prohibited." The Court then issued another contradictory conclusion that
sexual activity between two consenting adults in private is not a
matter of concern for the State except insofar as the legislature has
acted to properly [sic] regulate the moral welfare of its people,
and has specifically prohibited sodomy and other specified lewd and
In dissent, Justice Frank Gordon referred to the restrictions on
"consenting heterosexual adults"84
and acknowledged that he was
baffled as to how the majority can acknowledge that [t]he right [of
privacy] exists within the contexts of the intimate sexual relations
between consenting adults in private, whether single or married, and
then can conclude that the Legislature may separate certain of these
relations it finds distasteful, label them as misconduct and make the
participants felons subject to a prison term of up to twenty years in the
He also said that "the majority implies that sexual activity for
purposes other than having children may be prohibited by the
The legislature passed a comprehensive criminal code revision87
in 1977. The preamble to the law stated that the purpose of the code was to
"proscribe conduct that unjustifiably and inexcusably causes or threatens
substantial harm to individual or public interests."88
This apparently was the purpose behind the retention of sodomy and lewd and
lascivious acts as crimes, even between consenting adults. The penalty for
each was reduced from a felony to a misdemeanor, with a maximum penalty of 30
days in jail and/or a $200 fine. The language of the statutes otherwise was
Also included in the code was a new loitering law with a broad prohibition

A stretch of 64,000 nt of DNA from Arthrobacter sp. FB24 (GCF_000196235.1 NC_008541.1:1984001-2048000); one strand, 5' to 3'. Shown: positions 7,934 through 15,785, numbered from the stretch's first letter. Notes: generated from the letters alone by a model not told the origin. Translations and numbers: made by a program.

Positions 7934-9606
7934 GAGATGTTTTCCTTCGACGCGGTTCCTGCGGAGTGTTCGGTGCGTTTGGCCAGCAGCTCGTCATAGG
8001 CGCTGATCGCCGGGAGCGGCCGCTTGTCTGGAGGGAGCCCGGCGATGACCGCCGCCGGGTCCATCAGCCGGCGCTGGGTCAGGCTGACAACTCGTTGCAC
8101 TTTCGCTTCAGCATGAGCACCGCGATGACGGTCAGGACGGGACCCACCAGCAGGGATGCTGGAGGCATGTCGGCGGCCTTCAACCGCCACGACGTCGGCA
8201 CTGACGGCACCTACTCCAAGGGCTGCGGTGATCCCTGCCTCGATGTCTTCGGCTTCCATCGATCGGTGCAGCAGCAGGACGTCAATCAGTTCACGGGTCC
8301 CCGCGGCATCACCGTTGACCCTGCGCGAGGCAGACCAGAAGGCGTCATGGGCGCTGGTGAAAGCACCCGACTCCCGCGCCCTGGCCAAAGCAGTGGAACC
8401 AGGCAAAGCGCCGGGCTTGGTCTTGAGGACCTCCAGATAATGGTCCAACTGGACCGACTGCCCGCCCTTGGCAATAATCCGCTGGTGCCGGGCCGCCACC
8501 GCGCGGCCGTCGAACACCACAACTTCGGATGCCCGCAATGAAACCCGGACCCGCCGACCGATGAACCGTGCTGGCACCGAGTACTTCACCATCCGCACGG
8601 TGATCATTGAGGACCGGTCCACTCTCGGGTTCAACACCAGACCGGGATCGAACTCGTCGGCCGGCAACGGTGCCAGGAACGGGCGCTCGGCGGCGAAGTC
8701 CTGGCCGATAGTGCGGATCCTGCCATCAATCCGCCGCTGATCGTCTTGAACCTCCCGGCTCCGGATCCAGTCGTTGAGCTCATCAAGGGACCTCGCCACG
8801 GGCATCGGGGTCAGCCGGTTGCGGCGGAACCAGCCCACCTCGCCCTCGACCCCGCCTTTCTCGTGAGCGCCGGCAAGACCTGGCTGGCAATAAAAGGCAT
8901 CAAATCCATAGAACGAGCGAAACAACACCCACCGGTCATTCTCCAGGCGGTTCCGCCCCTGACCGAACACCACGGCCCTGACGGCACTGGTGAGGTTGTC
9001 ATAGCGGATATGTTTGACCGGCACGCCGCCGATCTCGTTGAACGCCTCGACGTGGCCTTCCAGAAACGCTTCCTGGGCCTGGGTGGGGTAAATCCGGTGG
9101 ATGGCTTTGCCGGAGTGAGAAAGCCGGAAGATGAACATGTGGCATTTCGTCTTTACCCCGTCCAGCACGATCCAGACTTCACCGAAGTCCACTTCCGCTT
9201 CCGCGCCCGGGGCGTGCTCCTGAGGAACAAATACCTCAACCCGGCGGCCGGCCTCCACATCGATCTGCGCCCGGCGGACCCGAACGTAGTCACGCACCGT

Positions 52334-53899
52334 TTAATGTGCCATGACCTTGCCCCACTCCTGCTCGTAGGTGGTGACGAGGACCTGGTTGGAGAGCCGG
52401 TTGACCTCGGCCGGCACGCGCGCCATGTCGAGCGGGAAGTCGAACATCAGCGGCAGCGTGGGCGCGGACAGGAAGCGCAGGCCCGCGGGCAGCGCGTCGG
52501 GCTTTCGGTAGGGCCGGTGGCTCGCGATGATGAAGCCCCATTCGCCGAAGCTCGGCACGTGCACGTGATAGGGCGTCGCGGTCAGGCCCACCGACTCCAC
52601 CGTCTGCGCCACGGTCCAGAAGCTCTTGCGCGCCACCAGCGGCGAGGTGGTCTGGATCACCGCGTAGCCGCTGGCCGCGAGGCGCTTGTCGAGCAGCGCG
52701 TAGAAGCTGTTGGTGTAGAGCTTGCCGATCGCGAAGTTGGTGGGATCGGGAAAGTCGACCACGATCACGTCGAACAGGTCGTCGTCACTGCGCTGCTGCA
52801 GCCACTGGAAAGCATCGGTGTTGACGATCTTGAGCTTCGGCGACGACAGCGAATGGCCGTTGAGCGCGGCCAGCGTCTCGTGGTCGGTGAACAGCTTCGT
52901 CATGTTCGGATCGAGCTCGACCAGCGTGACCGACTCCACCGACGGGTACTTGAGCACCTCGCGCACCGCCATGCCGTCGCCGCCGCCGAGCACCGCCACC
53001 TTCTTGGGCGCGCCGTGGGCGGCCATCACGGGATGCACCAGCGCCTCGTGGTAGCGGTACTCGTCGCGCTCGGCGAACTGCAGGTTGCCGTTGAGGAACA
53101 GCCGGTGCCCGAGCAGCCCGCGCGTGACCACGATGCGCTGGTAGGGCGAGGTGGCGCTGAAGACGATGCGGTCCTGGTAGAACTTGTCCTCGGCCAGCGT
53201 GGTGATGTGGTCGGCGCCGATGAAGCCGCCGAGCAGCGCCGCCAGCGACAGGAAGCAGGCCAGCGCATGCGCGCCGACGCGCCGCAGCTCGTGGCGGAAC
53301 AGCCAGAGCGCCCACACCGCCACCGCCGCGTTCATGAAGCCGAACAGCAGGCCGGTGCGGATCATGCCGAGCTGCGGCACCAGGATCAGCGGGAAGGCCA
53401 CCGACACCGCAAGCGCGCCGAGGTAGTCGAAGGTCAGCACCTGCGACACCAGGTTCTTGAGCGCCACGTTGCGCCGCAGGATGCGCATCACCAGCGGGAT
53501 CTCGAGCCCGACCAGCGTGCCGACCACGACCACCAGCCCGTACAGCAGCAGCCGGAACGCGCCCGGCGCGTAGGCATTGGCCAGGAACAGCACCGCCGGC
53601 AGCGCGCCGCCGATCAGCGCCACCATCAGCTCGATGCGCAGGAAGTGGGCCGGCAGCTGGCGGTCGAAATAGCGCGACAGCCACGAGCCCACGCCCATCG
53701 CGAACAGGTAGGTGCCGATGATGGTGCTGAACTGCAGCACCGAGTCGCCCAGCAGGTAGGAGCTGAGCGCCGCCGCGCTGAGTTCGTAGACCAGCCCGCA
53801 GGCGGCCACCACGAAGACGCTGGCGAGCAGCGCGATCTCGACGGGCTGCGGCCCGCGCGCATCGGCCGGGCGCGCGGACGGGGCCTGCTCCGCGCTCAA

against anyone who
present in a public place and in an offensive manner or in a manner
likely to disturb the public peace, solicits another person to engage in
any sexual offense[.]90
The haste that the legislature showed in keeping these acts criminal has
shown its face more than once when the laws had to be reworded. In 1978,
before the effective date of the new code, a lengthy (282 pages) revision to
the code was enacted,91 in effect, a
replacement for the 1977 code, correcting numerous problems from the first
law. The sodomy and lewd and lascivious acts laws each had the word
"knowingly" inserted into the language, so that those who somehow
committed either act without knowing that they did so could not be prosecuted.92
The 1978 code did make one progressive change to the law. It repealed the
states sex offender registration statute.93
However, absence makes the heart grow fonder so, in 1983, the Arizona
legislature reenacted the sex offender registration law.94
Conviction of any sex crime under Arizona law would trigger the operation of
its provisions, as would a conviction "in any jurisdiction" under a
In 1985, the sodomy law had to be clarified further96
that the acts, as penalized in these sections, were criminal only with an
adult, whereas acts with children were covered by other laws. This law also
needed an emergency clause to have it become effective immediately, because of
the chaos in state courts the laws were generating.97
This same law also made an ameliorative change to the sex offender
registration law. Now the trigger for the operation of the law was conviction
only in another "state," thus eliminating convictions outside the
Period Summary: Arizonas conservatism
on the issue of Gay sex continued unabated during this time. Rather than
following the Kinsey view of sex, the state leaned toward that of Joseph
McCarthy. During the 1950s, Arizona reacted strongly to sex crimes by
adopting several harsh measures and, going against the Kinsey and American
Law Institute positions, raising the penalty for sodomy to one of the most
severe in the nation. Constitutional challenges to the sodomy law